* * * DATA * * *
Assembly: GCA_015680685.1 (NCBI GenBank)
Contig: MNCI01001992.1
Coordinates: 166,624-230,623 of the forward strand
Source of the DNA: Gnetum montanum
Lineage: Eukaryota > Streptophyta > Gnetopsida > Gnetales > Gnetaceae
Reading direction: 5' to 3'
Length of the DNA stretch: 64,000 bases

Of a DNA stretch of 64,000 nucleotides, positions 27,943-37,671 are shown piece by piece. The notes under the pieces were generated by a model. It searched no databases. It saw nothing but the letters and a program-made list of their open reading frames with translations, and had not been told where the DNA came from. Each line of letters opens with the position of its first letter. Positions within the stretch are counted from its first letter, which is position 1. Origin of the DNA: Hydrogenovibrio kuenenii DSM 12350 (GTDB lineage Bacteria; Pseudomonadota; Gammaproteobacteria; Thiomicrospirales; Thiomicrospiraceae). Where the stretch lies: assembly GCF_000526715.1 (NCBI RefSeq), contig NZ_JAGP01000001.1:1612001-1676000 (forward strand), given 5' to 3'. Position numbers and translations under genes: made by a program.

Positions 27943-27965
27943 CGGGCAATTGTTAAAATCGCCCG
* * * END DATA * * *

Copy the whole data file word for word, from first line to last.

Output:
Assembly: GCA_015680685.1 (NCBI GenBank)
Contig: MNCI01001992.1
Coordinates: 166,624-230,623 of the forward strand
Source of the DNA: Gnetum montanum
Lineage: Eukaryota > Streptophyta > Gnetopsida > Gnetales > Gnetaceae
Reading direction: 5' to 3'
Length of the DNA stretch: 64,000 bases

Of a DNA stretch of 64,000 nucleotides, positions 27,943-37,671 are shown piece by piece. The notes under the pieces were generated by a model. It searched no databases. It saw nothing but the letters and a program-made list of their open reading frames with translations, and had not been told where the DNA came from. Each line of letters opens with the position of its first letter. Positions within the stretch are counted from its first letter, which is position 1. Origin of the DNA: Hydrogenovibrio kuenenii DSM 12350 (GTDB lineage Bacteria; Pseudomonadota; Gammaproteobacteria; Thiomicrospirales; Thiomicrospiraceae). Where the stretch lies: assembly GCF_000526715.1 (NCBI RefSeq), contig NZ_JAGP01000001.1:1612001-1676000 (forward strand), given 5' to 3'. Position numbers and translations under genes: made by a program.

Positions 27943-27965
27943 CGGGCAATTGTTAAAATCGCCCG